Again, why is this important?
In my opinion, there are three very good reasons for eating seasonally: nutrition, freshness, environmental damage.
Foods that are in season have a higher nutritional content than those that are not. According to a wonderful website and resource, The World's Healthiest Foods, a 1997 research study conducted by the Ministry of Agriculture, Fisheries and Food in London, England, found significant differences in the nutrient content of pasteurized milk in summer versus winter. The Ministry discovered that these differences in milk composition were primarily due to differences in the diets of the cows. With more salt-preserved foods in winter and more fresh plants in the summer, cows ended up producing nutritionally different milks during the two seasons. Similarly, researchers in Japan found three-fold differences in the vitamin C content of spinach harvested in summer versus winter.
If you're the kind of person who is frequently dieting or concerned about your health, it's important for you to get the most nutrition you can out of foods. Therefore, seasonal eating is a must.
Freshness is also a key factor, by buying foods that are in season locally food doesn't have to travel as far, it will be fresher when you come to eat it, and according to an online article by expert, Andrea Flint, "it's generally the case that the fresher a food, the better it tastes and the more health benefits it has. This is especially the case with fruits and vegetables, which are often picked well before they are ripe so that they can withstand the long journeys they have to make without going past their best."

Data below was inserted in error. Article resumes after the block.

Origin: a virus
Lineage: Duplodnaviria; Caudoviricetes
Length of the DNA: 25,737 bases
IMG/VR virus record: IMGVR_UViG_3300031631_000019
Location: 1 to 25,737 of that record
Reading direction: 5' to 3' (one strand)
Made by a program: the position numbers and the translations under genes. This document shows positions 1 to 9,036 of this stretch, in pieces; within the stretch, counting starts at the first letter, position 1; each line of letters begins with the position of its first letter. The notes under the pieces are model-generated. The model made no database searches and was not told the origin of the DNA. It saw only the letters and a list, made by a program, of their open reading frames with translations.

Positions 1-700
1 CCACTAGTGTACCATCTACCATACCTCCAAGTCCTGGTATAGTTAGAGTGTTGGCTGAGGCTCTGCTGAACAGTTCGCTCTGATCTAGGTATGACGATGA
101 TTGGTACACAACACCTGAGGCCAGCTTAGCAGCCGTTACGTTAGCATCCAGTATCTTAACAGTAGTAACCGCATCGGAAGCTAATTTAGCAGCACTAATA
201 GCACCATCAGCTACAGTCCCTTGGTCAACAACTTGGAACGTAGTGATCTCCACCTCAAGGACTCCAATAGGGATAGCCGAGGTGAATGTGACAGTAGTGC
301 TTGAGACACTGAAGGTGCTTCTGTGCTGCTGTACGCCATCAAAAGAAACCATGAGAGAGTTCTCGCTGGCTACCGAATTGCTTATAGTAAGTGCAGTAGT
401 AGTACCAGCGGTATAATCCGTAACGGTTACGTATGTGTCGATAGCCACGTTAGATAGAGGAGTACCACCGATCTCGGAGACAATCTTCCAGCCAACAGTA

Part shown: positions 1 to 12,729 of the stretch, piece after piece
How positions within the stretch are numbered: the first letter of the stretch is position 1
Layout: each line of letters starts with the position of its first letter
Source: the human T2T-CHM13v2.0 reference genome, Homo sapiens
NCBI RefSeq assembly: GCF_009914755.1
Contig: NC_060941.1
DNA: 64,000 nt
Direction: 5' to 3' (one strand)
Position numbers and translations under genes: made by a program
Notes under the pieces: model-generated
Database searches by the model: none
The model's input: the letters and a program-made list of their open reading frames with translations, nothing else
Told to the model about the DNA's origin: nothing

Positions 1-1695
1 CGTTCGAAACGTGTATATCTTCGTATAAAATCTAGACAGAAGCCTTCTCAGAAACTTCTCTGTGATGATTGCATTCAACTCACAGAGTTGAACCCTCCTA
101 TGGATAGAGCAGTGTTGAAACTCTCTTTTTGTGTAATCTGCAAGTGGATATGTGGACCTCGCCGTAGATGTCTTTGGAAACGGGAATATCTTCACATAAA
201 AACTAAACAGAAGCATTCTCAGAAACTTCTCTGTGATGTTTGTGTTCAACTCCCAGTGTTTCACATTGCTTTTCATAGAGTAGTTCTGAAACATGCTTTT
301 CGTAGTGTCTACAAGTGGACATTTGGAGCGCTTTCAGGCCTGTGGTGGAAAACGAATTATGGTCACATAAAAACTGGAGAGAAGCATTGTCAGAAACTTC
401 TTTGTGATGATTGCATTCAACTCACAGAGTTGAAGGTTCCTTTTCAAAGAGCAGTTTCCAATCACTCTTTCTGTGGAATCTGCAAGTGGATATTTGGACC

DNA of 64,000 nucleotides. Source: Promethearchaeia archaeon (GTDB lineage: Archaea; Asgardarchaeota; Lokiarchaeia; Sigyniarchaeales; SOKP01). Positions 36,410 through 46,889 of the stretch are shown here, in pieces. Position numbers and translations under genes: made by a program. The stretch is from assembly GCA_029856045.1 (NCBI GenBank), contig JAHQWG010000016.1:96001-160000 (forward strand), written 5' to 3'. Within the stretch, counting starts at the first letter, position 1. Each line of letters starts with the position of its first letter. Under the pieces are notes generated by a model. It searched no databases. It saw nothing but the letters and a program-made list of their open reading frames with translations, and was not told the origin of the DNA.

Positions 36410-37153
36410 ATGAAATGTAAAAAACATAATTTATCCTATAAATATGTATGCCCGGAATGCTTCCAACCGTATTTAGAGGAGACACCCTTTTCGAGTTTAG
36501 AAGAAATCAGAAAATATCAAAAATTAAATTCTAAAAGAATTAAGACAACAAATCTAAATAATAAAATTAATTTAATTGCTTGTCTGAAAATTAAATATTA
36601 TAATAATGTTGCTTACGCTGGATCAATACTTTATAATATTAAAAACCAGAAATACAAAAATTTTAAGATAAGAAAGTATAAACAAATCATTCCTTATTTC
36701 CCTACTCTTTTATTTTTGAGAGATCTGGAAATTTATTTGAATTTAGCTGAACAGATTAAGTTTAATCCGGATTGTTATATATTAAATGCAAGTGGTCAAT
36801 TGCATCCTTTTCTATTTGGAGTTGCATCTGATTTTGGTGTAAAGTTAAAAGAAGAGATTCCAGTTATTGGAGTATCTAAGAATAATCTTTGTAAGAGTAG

In late April, in my area (and many other areas) asparugus is in-season.
Here are a few insights into asparagus:
- Asparagus can come in a few different colors: green, white and purple
- Only young asparagus shoots are commonly eaten: once the buds start to open, the shoots quickly turn woody and become strongly flavored
- Asparagus is a good source of vitamin A and a fair source of iron and vitamins B and C
- The bottom portion of asparagus often contains sand and dirt, so thorough cleaning is generally required before cooking
- Asparagus is a useful companion plant for tomatoes. The tomato plant repels the asparagus beetle, as do several other common companion plants of tomatoes
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Try making your own asparagus recipe and tell me how it went. If enough people participate, I can start featuring a few of our recipes here.